16. 17. Treatment of CML —chronic stage <ul><li>Oral administration of Gleevec (tyrosine kinase inhibitor) </li></ul><ul><li>Oral chemo agents Hydrea, Myleran </li></ul><ul><li>Leukapheresis: Leukocytes removed from patient’s blood, then returned </li></ul><ul><li>Interferon-alfa, cytosine </li></ul><ul><ul><li>Given SQ daily </li></ul></ul><ul><ul><li>Fatigue, depression, anorexia, mucositis, inability to concentrate </li></ul></ul>
    17. 18. CML----Transformation Stage <ul><li>This stage marks the progress toward acute form (blast crisis) </li></ul><ul><li>May have bone pain, fevers </li></ul><ul><li>Enlarged spleen </li></ul><ul><li>Worsening anemia, thrombocyopenia </li></ul>
    18. 19. CML---blast crisis <ul><li>Tx similar to induction therapy for acute leukemias </li></ul><ul><ul><li>Lymphoid blast crisis more likely to re-enter chronic phase </li></ul></ul><ul><li>Life-threatening infections & bleeding occur frequently </li></ul>
    19. 20. Treatment-- CML <ul><li>Potential cure with bone marrow transplant or PBSCT </li></ul><ul><ul><li>Greater chance of cure if done during chronic phase </li></ul></ul><ul><ul><li>Considered for pts younger than 65 </li></ul></ul><ul><li>Imatinib (Gleevec) therapy can decrease need for transplant </li></ul>
    20. 21. Acute Lymphocytic Leukemia (ALL) <ul><li>Uncontrolled malignant proliferation of lymphoblasts (esp. B-cell precursor) </li></ul><ul><li>20% of blast cells have chromosome translocation similar to CML </li></ul><ul><li>Most common in young children </li></ul><ul><ul><li>Males > females </li></ul></ul><ul><ul><li>Peak at 4 yrs </li></ul></ul><ul><ul><li>Uncommon after age 15 </li></ul></ul>
    21. 22. ALL <ul><li>Immature lymphocytes crowd development of normal cells; inhibiting hematopoiesis </li></ul><ul><li>Leukocyte counts may be high or low but always high % of immature cells </li></ul><ul><li>Infiltrate liver, spleen, CNS (leading to H/A & vomiting) </li></ul><ul><li>Bone pain </li></ul><ul><li>80% survive 5 yrs </li></ul>
    22. 23. Treatment of ALL <ul><li>Goal is complete remission </li></ul><ul><li>Corticosteroids </li></ul><ul><li>Vinca alkaloids </li></ul><ul><li>May include cranial irradiation or intrathecal MTX for CNS involvement </li></ul><ul><li>Imatinib used for those with chromosome abnormality </li></ul><ul><li>Monoclonal antibodies being studied </li></ul><ul><li>BMT or PBSCT may be done if illness recurs </li></ul>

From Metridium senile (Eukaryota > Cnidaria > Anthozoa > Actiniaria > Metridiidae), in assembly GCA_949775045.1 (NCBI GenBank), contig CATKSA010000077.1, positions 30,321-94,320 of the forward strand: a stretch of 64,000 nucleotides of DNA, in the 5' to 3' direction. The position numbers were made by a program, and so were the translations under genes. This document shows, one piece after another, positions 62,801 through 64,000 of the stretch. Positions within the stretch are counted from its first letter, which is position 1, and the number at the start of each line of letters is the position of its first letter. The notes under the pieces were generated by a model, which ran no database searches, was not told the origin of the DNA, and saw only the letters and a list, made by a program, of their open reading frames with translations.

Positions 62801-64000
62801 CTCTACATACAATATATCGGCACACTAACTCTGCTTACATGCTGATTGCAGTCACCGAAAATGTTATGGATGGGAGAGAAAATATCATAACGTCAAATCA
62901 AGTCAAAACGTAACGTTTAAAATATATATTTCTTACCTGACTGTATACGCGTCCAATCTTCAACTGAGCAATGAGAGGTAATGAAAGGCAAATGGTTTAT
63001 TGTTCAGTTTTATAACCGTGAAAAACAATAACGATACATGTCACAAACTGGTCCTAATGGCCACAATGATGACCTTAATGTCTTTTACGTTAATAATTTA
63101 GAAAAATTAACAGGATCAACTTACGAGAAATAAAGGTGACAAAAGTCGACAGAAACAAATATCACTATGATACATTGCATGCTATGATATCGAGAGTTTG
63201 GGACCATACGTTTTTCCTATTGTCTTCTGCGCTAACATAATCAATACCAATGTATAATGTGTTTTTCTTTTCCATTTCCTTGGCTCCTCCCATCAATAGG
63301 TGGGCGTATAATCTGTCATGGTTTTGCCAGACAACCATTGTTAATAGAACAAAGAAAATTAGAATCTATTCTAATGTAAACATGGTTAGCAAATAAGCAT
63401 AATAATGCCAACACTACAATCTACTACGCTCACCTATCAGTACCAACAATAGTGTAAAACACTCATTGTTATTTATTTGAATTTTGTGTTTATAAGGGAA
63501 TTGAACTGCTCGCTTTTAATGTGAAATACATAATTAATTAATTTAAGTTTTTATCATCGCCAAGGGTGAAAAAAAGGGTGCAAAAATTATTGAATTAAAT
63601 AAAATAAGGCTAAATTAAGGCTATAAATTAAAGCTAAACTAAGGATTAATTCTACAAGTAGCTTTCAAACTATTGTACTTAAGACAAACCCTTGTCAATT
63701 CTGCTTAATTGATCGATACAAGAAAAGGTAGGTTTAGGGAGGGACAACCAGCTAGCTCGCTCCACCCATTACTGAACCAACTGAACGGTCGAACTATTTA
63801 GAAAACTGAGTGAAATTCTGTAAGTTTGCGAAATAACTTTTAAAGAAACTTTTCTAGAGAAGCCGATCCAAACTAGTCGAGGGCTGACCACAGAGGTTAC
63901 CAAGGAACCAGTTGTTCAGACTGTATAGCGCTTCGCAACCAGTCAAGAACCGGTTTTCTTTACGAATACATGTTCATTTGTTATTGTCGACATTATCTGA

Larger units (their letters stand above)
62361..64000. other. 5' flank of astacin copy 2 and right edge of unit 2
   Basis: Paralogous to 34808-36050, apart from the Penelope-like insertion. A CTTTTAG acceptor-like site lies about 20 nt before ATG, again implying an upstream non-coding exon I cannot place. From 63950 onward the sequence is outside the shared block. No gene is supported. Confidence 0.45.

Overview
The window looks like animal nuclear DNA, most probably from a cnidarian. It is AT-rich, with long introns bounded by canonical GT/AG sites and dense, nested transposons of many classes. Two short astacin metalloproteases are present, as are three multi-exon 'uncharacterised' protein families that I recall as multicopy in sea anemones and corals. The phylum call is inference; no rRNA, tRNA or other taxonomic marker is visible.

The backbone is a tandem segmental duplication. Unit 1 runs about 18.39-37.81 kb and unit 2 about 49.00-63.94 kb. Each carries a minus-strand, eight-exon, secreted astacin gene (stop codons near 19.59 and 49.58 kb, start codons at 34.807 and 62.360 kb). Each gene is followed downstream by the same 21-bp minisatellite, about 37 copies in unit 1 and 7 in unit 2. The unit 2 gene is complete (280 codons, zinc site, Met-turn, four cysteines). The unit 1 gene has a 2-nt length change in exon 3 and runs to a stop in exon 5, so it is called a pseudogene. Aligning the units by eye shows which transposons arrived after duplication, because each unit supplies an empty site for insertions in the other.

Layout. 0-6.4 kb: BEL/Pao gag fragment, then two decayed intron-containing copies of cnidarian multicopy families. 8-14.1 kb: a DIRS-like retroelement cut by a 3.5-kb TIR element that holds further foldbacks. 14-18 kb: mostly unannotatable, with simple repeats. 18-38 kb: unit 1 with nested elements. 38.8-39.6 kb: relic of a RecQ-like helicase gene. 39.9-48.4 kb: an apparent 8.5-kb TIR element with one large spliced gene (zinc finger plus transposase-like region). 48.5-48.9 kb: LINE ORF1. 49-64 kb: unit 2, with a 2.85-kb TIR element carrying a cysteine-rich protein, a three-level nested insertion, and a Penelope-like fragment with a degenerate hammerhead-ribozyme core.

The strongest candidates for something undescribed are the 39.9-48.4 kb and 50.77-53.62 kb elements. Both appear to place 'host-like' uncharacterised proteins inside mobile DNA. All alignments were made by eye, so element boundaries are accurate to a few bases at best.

23. 24. Chronic Lymphocytic Leukemia (CLL) <ul><li>2/3 are older than 60 </li></ul><ul><li>Most common type of leukemia in US & Europe—rare in Asia </li></ul><ul><li>Occurs more often in males </li></ul>
    24. 25. CLL--pathophysiology <ul><li>Most cells are mature but escape apoptosis, resulting in excessive accumulation of cells in bone marrow & circulation </li></ul><ul><li>Elevated lymphocyte count in early stages, more than 100,000 </li></ul><ul><li>Lymphocytes trapped in lymph nodes: Enlarged painful nodes with enlarged liver & spleen </li></ul><ul><li>Anemia & thrombocytopenia occur in later stages </li></ul><ul><li>Autoimmune complications: hemolytic anemia or ITP (idiopathic thrombocytopenic purpura) </li></ul>
    25. 26. CLL---S&S <ul><li>Many are asymptomatic </li></ul><ul><li>Increased lymphocyte count </li></ul><ul><li>Lymphadenopathy </li></ul><ul><li>Splenomegaly, hepatomegaly </li></ul><ul><li>“ B” symptoms </li></ul><ul><ul><li>Fever, night sweats, weight loss </li></ul></ul><ul><ul><li>Defects in humoral & cellular immunity </li></ul></ul><ul><ul><ul><li>Anergy with skin testing </li></ul></ul></ul><ul><ul><ul><li>Infections are common </li></ul></ul></ul>
    26. 27. CLL--Treatment <ul><li>No tx required in early stages </li></ul><ul><li>Later stages or symptomatic: </li></ul><ul><ul><li>Monoclonal antibodies being used more (Rituxan, Campath) </li></ul></ul><ul><ul><ul><li>At risk for infection: Septra + antivirals used x 2 months after tx ends </li></ul></ul></ul><ul><ul><li>Fludara, steroids or Leukeran </li></ul></ul><ul><ul><ul><li>S/E Leukeran: bone marrow suppression with risk of opportunistic infections </li></ul></ul></ul>
    27. 28. Diagnostic Findings <ul><li>Bone marrow aspiration—increase marrow & immature </li></ul><ul><li>Lumbar puncture—blast cells in CSF </li></ul><ul><li>Chest x-ray, MRI, CT—to detect lesions & sites of infection </li></ul><ul><li>CBC count varies greatly; WBC may be very hi or very low </li></ul><ul><ul><li>Anemia </li></ul></ul><ul><ul><li>Thrombocytopenia </li></ul></ul><ul><ul><li>Leukopenia </li></ul></ul><ul><li>Lymphangiography, Lymph node biopsy—locate malignant lesions & classify </li></ul>